It's a pleasant crescent of beach with a patchwork of umbrellas. There are circles of shade from the umbrellas, planks of shade from trees, and shade that shifts like cloth cast by the leaves.

He pretends to know it all, but his act is unsteady. His lips turn down at the corners. His eyes widen and look away. To make up for the uncertainties coursing through him, he deepens his voice and tosses an insult.

Wednesday, December 5, 2018

Week in Seven Words #438

A tourist family clumps beside me on the subway. When they hear my reassurance that they're on the right train, and that we're all going to the same place – the Staten Island Ferry – they follow me like baby ducklings until they're safely on the boat.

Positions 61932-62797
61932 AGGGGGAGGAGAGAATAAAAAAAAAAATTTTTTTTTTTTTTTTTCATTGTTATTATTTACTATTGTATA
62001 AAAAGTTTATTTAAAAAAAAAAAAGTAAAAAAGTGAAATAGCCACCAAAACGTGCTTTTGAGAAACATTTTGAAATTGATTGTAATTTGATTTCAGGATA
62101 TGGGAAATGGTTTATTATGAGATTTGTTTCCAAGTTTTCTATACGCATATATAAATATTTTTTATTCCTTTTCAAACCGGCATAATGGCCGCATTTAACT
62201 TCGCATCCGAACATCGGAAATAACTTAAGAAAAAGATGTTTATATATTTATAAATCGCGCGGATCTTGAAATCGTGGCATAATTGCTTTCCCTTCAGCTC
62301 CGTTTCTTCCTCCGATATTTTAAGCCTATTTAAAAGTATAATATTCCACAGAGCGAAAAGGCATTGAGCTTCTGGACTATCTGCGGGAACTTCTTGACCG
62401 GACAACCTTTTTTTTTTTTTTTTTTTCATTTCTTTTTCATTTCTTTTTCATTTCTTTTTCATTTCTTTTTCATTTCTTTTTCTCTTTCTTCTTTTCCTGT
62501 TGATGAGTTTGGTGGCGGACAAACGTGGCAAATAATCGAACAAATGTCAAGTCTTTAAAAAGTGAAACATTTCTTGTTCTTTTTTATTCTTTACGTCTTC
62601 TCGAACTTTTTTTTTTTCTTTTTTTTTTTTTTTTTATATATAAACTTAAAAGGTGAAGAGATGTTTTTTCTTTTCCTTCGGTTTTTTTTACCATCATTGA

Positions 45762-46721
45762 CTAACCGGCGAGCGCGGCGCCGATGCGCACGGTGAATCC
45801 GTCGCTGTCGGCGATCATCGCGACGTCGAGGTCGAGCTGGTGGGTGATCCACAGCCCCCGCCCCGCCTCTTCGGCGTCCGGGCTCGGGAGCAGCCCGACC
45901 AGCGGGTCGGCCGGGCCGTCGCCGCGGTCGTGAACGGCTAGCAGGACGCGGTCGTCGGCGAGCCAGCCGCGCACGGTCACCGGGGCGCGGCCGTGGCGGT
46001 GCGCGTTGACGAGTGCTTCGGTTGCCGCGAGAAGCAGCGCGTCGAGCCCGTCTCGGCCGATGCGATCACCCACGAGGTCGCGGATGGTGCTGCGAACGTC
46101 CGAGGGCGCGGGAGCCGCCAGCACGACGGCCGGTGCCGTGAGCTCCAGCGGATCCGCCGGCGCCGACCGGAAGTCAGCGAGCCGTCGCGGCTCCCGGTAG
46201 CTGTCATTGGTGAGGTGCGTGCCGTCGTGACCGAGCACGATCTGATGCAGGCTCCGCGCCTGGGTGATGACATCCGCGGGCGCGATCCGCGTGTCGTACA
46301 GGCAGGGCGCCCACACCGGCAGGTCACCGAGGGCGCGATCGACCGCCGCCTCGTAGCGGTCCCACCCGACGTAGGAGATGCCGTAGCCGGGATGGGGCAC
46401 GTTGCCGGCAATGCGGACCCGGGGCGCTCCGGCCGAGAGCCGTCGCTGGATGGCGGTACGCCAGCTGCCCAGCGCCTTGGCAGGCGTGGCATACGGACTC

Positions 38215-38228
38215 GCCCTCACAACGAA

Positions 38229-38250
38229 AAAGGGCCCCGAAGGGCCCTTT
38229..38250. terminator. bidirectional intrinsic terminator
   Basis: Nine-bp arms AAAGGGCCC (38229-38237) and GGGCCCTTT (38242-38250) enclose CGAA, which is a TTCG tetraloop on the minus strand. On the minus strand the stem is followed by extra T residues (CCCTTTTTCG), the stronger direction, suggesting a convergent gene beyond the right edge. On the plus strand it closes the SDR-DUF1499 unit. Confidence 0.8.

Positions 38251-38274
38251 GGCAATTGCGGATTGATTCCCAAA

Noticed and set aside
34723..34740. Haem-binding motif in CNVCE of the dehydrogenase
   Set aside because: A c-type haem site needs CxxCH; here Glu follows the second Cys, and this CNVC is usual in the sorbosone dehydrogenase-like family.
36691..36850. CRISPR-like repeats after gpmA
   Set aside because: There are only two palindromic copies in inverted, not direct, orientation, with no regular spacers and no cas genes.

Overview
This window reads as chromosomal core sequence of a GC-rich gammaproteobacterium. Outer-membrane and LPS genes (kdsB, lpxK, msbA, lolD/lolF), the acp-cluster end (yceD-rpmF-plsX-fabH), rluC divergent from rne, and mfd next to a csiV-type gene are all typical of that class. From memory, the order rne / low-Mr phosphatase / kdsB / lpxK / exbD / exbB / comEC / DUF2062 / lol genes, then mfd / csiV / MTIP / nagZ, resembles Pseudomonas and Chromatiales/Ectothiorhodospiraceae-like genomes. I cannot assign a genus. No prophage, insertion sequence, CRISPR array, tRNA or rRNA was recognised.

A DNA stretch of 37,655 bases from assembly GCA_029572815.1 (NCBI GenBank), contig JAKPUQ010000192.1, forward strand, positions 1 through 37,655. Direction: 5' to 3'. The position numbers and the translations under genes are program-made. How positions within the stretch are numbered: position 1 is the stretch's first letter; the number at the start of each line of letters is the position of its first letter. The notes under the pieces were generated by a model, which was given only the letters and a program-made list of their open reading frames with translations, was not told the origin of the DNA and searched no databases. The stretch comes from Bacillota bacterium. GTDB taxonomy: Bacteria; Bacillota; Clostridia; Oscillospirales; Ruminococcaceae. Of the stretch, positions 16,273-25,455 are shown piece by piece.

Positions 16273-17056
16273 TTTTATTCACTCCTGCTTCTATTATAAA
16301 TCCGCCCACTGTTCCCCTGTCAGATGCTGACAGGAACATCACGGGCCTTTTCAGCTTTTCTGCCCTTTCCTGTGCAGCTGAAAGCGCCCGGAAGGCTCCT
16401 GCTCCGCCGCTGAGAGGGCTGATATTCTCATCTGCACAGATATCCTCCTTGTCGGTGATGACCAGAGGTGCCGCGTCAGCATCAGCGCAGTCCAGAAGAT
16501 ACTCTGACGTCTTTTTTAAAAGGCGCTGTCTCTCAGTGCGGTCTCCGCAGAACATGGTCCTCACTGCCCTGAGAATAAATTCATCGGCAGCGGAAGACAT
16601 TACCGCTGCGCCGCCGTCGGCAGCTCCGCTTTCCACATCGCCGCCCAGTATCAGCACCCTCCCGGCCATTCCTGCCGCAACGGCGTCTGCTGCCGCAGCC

He apologizes for talking too much, but there's no need. He's funny, clever, and down-to-earth. His brain is an old bookshop of anecdotes you'd actually want to listen to and historic trivia made more interesting by his theatrical retellings.

Two daycare workers push a large mini-van type of stroller with six babies, who stare at us in fascination, as if they're taking a tour of a zoo stocked with strange adults.

A silent, muddy path in the woods. Something is watching me from the undergrowth. A cat.

The dog hops onto the couch, where I'm working on some editing. She presses against me and sniffs at the small pile of pages balanced on my thigh. There's a chance that she'll try eating one of them. (She doesn't. Maybe the kind of ink I'm using isn't appetizing.)

There's a timeless quality to the park's headquarters. The main room is small and smells of sawdust. The lighting is cozy and dim. Maps are scattered across the table, and posters and diagrams that largely go unread make the walls colorful. I can see the room being preserved this exact way for decades.

The field is shaped like a bowl. It's screened by trees all around, and on one side it's bordered by a broad river.